It was a pretty day out on the water. Hope everyone is having fun because we sure are. See you tomorrow!
Lest we forget – Just a little more than a year ago, there was a massacre of children in Newtown, Connecticut.
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I was shocked to realize that Monday is Christmas Eve. I admit that it’s pretty weird at this time of year to not know what day is Christmas, but I am a disaster in every possible way. Trying to do everything is not merely difficult, it’s impossible. I’m stretched thin enough to be transparent. I’m sure the massacre in Connecticut contributed hugely to my fugue state.
For about a week, we couldn’t even think about holidays. I’m not sure we were thinking about anything. Psychic overload. Plus, there are other issues, stuff I had to deal with that falls under my purview because the end of the year is not only a time for holidays, but the period when we wrap up the business of the old year and get everything in place for the next.
Unless the world ends later today, in which case all I can say is “oops.”
I am changing health care insurance carriers as of January because I can’t afford the program I’ve been using, much as I like it. Changing medical insurance is always hard, but when you are older and have a variety of physical conditions and work with a lot of specialists, it gets wildly complicated and a bit scary. Moreover, I have a project to which I committed last summer that has a hard deadline just after the New Year.
And at the beginning of last week, I realized my husband needs a new cell phone. It never crossed my mind that upgrading a mobile phone could entail endless hours of calls to AT&T and turn into a Cecil B. DeMille production with thousands of extras and a full orchestra. Getting the phone ate most of a week … and I fear it’s not over yet. We don’t actually have a phone yet. Anything could happen.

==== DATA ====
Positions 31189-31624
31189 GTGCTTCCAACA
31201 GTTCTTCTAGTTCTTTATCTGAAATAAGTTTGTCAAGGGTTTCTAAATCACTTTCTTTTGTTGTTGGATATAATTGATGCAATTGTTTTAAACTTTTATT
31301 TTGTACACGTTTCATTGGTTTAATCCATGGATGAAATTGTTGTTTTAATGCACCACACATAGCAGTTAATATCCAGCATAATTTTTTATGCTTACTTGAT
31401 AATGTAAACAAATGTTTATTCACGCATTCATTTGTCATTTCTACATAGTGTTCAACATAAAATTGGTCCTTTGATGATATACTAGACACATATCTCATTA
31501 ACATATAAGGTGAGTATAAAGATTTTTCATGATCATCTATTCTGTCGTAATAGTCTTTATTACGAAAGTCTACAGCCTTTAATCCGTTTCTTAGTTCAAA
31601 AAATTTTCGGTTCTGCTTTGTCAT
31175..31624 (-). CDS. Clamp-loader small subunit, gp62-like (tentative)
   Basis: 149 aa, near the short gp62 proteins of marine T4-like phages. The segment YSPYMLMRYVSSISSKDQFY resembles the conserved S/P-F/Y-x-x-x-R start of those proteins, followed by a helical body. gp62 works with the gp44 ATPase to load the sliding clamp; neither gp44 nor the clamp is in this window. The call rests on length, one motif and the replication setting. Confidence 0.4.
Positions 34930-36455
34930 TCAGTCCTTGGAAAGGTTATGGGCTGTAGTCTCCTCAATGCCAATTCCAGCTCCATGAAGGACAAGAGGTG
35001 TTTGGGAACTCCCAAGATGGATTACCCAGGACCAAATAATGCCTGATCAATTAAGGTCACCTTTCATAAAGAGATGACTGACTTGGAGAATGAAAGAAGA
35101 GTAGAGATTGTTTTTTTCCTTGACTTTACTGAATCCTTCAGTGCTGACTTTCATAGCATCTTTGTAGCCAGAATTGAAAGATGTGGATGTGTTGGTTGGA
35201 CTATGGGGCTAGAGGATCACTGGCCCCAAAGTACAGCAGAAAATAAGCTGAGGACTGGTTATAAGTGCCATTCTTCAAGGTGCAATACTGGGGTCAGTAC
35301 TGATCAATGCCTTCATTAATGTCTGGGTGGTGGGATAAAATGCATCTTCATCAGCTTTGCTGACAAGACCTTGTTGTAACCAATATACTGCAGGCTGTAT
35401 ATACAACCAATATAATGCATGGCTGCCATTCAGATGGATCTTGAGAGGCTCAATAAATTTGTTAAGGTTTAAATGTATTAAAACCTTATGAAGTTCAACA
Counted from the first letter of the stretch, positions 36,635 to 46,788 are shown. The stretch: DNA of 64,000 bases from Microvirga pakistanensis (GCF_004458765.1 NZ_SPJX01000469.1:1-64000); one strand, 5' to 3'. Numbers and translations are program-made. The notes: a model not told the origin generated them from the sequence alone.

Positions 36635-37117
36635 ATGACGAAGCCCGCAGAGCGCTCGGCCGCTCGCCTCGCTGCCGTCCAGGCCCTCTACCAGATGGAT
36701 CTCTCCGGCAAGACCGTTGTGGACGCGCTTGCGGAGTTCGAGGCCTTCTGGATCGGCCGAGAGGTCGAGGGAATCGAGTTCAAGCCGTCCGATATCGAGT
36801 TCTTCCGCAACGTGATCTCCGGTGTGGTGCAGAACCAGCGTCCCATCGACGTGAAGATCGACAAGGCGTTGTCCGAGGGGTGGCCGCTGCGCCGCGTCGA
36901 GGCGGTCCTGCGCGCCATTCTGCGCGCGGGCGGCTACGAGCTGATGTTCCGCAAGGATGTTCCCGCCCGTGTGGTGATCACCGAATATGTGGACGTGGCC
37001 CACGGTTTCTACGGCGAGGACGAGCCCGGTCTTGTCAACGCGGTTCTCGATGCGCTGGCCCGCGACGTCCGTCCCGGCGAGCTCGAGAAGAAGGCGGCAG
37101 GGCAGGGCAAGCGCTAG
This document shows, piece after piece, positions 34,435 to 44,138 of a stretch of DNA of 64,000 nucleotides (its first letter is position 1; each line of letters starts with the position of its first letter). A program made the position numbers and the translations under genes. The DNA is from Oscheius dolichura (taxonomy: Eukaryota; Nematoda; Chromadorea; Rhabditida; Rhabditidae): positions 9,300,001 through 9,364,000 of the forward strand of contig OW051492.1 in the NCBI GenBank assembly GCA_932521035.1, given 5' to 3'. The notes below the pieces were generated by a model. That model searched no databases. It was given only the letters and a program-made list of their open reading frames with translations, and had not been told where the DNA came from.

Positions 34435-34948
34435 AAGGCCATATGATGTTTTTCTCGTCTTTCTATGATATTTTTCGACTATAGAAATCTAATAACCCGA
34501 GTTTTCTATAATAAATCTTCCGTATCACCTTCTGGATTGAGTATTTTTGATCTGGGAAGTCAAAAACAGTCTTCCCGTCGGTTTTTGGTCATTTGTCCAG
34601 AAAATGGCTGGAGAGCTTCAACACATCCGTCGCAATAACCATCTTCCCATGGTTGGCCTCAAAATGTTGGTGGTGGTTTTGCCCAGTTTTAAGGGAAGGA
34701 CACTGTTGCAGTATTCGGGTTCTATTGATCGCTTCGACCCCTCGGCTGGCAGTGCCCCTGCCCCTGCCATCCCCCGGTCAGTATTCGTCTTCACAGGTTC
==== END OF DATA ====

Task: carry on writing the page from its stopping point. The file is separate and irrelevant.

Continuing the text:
When I have a little time and am over the hump of holidays, I’ll tell you all about it. You can’t make this stuff up.
My deadline isn’t flexible. I’ve never missed a deadline and I won’t this time either. I will meet it or die trying. But it leaves Garry to take care of everything I haven’t already done. It’s nothing outside his capabilities … it’s just that he too had lost track of time.
When I told him Christmas Eve is Monday, he didn’t believe me. We had to stand in front of the calendar, proving beyond doubt that somewhere along the way, we lost a week.
What happened to December? In all the years I can remember, I have never been so completely unready for the holidays as I am this year and what’s weird is that so many other people I know seems to be caught short.
My theory is that the Newtown Connecticut mass shooting affected many of us the same way. Vietnam vets started having flashbacks again. It made my husband remember too many similar things he had to cover during his years as a reporter … and had the same effect on his colleagues, both those still working and those now retired. For a while, it seemed somehow wrong … inappropriate … to be worrying about gifts and wrapping paper.
We didn’t feel festive. We didn’t even feel like we should feel festive. Between events outside our control and a lot of things that just came together to eat our time, Christmas seems to have appeared, popping up like a jack-in-the-box. Friends who normally go all out for the holidays haven’t even bought a tree, much less put it up or decorated their home and property. A strange Christmas, this one. Somehow, it has happened, though with less ceremony than usual.
While I spent the afternoon at the oncologist, my daughter-in-law and granddaughter put up and decorated the tree. They acquired wrapping paper and the appropriate stuff to go with it … ribbon and bows and tape and labels and all. Meals are planned, though groceries remain to be purchased.
In the middle of all of this, my two Christmas cacti are blooming. They, at least, are in tune with the season. The tree is lit. There won’t be wreathes this year because I forgot to buy them and now, it seems too late.
Next year I’ll try to make up for it. I did take pictures this morning to prove, despite obstacles, we shall have Christmas. We may not deck the halls, but it’s still Christmas.
Conveniently located at the corner of our street and that other road, just short of a mile from our front door, you can see the historic first Quaker Meetinghouse in Massachusetts, built in 1771. It’s right on the Rhode Island border (as are we) and only the happenstance of the way the lines were drawn prevented it from being in Rhode Island like most of the historic Quaker Meeting Houses are in New England.